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No. 118: Jul-Aug 1998

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The "stealth" region of mars

Now that the Mars Global Surveyor has convinced almost everyone that the famous "face" on this planet is really only an eroded mesa, we can attend to some other Martian curiosities. One of these is the so-called "stealth" region.

For some 2,000 kilometers along the Martian equator west of Arsia Mons and Pavonis Mons stretches an area that is invisible to terrestrial radar. Of course, we can see this region; but, when a 3centimeter radar is pointed at it, no detectable echoes are returned. Thus, the term "stealth," as in the F-117 Stealth aircraft,

Are the clever Martians trying to conceal something from prying earthlings, using, say, a "cloaking" device a la Star Trek? Of course not. Loose, unconsolidated sediments are poor reflectors of radar waves. Examination of Viking-Orbiter photos tell geologists that the "stealth" region is almost certainly thickly strewn with volcanic ash, which would absorb the radar waves very well.

(Edgett, Kennth S., et al; "Geologic Context of the Mars Radar "Stealth" Region in Southwestern Tharsis," Journal of Geophysical Research, 102:21,545, 1997.)

From Science Frontiers #118, JUL-AUG 1998. 1998-2000 William R. Corliss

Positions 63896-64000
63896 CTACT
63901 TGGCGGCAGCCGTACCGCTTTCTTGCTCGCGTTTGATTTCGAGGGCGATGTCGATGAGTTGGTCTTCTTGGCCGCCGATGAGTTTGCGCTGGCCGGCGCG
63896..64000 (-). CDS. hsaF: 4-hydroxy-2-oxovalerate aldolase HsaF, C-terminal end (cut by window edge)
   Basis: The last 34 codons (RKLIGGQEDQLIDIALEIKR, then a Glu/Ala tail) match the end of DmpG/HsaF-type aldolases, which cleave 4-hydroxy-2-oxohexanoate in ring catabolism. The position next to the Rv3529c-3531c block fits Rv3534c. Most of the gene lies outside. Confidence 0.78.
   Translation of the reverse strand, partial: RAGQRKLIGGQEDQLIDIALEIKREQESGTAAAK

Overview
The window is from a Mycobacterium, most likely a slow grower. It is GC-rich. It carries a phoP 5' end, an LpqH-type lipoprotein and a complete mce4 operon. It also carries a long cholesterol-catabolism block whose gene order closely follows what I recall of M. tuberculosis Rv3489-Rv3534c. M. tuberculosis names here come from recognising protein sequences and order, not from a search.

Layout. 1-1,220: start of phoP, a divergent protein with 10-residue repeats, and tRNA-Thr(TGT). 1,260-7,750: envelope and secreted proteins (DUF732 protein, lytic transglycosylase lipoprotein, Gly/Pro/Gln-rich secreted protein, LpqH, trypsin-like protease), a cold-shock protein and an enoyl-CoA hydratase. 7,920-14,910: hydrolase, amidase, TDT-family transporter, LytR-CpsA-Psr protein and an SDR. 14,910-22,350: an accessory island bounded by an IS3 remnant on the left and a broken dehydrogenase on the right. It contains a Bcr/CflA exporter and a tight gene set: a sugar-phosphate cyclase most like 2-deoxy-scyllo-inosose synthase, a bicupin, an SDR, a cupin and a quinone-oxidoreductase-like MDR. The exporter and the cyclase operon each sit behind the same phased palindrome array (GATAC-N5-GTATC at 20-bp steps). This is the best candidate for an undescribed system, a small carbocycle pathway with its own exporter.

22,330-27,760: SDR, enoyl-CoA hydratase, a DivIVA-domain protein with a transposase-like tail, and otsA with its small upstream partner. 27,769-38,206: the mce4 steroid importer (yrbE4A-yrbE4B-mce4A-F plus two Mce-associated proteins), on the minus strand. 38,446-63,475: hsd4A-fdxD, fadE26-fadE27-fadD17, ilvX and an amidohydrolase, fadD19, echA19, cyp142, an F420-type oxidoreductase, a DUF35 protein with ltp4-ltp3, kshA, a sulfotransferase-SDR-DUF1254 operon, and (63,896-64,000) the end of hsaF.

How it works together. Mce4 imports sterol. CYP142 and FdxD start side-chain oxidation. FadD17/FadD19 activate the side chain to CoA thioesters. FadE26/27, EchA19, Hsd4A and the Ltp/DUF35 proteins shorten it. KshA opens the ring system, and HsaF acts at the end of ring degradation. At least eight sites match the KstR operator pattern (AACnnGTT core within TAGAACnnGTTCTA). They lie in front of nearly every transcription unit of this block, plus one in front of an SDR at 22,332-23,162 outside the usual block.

Science Frontiers Sourcebook Project Reviewed in:


  • "A sourcebook of unexplained phenomena is therefore a valuable addition to a collection of scientific literature. William R. Corliss has provided this in the past with his source books of scientific anomalies in several subjects, and now he has provided it for astronomy. He has done an excellent job of collecting and editing a large amount of material, taken in part from scientific journals and in part from scientific reporting in the popular or semi-scientific press." -- "The Mysterious Universe: A Handbook of Astronomical Anomalies", reviwed by Thomas Gold, Cornell University, in Icarus, vol.41, 1980

  • "An interesting, systematic presentation of unusual weather [..] This book is recommended for a general audience" --"Corliss, William R., Tornados, Dark Days, Anomalous Precipitation, and Related Weather Phenomena, Sourcebook Project, 1983.", revieweed in Choice, September 1983
  • "..the science is necessarily somewhat speculative, but Corliss's symthesis is based on reputable sources." -- "Corliss, William R. (Compiler). Lightning, Auroras, Nocturnal Lights, and Related Luminous Phenomena" reviwed by Joseph M. Moran, Univ. of Wisconsin in Science Books and Films, Sep/Oct 1983

  • "Before opening the book, I set certain standards that a volume which treads into dangerous grounds grounds like this must meet. The author scrupulously met, or even exceeded those standards. Each phenomenon is exhaustively documented, with references to scientific journals [..] and extensive quotations" -- "Book Review: The moon and planets: a catalog of astronomical anomalies", The Sourcebook Project, 1985., Corliss, W. R., Journal of the Royal Astronomical Society of Canada, Vol. 81, no. 1 (1987), p. 24., 02/1987